The recent decision of a British Columbia Court to uphold the right of the province to ‘apprehend’ a child whilst still in his/her mother’s womb has not helped to sill the controversy over ‘Baby R’ that had began last May.
The mother (who has a history of drug and alcohol abuse along with an inability to care for her children) was within hours of giving birth. Problems arose during labour and her doctors determined that there was a 90 per cent chance that the baby would die if it were not delivered by caesarian section. When the mother refused surgery the hospital called on the Social Services Ministry, which took custody of the child. The mother, in fact, did change her mind and consented to surgery. A healthy baby was born.
The media, women’s groups and abortionists all regard this as a case where the interests of the mother are pitted against those of her child and, predictably, for them the mother’s rights are paramount and the child’s insignificant. Equally, it is evident, they fear that by preserving a foetus the courts are weakening the arguments for abortion.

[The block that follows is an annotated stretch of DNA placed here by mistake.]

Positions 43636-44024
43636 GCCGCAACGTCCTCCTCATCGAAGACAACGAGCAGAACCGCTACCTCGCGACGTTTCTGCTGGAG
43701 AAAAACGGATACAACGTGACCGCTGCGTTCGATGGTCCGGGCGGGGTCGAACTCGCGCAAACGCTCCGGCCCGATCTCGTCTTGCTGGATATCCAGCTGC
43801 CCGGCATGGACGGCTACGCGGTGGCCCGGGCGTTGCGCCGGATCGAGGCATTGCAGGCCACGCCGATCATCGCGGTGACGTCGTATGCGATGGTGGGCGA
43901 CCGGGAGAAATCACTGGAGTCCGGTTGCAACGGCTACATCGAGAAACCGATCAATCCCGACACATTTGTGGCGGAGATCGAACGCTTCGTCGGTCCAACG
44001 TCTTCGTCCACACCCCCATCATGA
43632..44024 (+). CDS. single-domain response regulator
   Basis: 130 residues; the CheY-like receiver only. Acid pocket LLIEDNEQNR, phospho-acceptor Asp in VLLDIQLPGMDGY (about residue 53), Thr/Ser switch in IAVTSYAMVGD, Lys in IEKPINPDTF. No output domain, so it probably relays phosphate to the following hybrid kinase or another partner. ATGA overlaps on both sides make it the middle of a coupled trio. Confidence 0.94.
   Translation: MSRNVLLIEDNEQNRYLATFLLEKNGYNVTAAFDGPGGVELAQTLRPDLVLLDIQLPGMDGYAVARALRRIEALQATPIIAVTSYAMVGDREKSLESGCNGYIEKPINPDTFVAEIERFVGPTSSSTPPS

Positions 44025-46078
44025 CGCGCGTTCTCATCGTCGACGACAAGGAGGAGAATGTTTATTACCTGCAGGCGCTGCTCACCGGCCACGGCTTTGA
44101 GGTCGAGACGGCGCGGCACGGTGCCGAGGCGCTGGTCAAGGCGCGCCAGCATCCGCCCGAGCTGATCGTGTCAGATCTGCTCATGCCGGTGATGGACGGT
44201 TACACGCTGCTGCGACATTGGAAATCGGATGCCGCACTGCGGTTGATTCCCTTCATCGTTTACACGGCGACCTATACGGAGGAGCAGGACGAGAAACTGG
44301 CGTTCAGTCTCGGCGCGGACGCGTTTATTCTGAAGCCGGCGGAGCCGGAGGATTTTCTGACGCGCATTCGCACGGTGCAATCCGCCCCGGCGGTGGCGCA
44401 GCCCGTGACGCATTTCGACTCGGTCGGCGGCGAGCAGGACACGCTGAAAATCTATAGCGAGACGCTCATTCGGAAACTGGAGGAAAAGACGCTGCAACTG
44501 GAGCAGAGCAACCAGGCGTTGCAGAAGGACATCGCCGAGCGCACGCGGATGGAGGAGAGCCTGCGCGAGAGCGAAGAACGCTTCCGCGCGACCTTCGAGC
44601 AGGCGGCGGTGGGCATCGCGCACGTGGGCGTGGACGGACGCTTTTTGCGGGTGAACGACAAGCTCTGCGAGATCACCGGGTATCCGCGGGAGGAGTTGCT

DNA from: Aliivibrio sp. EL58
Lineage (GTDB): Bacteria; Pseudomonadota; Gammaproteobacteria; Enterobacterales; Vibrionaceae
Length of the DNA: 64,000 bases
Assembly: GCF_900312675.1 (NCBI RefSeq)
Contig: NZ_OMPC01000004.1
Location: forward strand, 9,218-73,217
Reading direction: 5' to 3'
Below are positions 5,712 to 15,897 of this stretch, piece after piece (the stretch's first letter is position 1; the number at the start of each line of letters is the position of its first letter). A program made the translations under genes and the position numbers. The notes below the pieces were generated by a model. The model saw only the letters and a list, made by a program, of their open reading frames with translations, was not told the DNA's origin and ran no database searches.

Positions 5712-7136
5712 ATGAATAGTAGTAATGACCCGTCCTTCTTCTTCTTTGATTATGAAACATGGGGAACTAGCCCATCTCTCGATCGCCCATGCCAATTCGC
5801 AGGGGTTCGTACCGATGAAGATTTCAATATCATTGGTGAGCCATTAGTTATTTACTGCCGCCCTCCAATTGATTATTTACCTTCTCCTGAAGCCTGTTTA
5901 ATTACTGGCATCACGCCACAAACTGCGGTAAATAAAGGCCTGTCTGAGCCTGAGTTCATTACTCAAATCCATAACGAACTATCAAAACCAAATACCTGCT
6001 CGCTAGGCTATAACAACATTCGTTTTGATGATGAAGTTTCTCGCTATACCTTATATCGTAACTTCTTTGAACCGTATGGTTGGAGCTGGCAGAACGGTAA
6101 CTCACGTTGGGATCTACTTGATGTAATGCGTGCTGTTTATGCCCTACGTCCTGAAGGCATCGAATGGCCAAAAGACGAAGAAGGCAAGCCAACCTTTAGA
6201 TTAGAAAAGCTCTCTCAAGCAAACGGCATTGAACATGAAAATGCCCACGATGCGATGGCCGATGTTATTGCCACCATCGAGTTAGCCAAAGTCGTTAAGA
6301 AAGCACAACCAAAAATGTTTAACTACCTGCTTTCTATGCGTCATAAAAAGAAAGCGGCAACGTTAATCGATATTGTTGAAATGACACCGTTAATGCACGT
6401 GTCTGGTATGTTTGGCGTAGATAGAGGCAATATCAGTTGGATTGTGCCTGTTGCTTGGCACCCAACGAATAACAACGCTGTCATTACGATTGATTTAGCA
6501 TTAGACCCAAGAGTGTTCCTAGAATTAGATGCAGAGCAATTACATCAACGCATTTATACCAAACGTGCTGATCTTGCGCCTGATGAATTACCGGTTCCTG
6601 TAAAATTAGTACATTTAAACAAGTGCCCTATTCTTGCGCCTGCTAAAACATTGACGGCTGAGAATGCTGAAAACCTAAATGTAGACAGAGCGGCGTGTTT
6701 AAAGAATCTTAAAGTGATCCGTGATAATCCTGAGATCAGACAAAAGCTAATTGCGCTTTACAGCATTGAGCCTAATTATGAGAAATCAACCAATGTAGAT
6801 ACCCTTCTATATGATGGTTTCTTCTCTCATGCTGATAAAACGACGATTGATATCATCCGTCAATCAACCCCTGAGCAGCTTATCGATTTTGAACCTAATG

A Globe and Mail editorial “Seizing the Unborn” (September 7) stated: “The B.C. act permits the apprehension of a child in need of protection and that was the authority to seize Baby R. But under Canadian common law, a child is not a child until it is born.” Actually, under the present law an unborn child is not regarded as a person (though a Corporation may be), but that is a different matter.
On the other side of the argument is Ira Kluge, a specialist in medical ethics at the University of Victoria. Writing in the January issue of the B.C. Medical Journal, Professor Kluge advocated the need for laws to protect the rights of the unborn when they conflict with the interests of the mother. “From an ethical perspective, therefore, the mother’s insistence on her right to autonomy is indefensible. It constitutes a ‘fist’ in ‘the face’ of the child, an unjustified abrogation of the rights of the new person.” Dr. Kluge believes in the old maxim: “Your right to swing your fist stops where my face begins.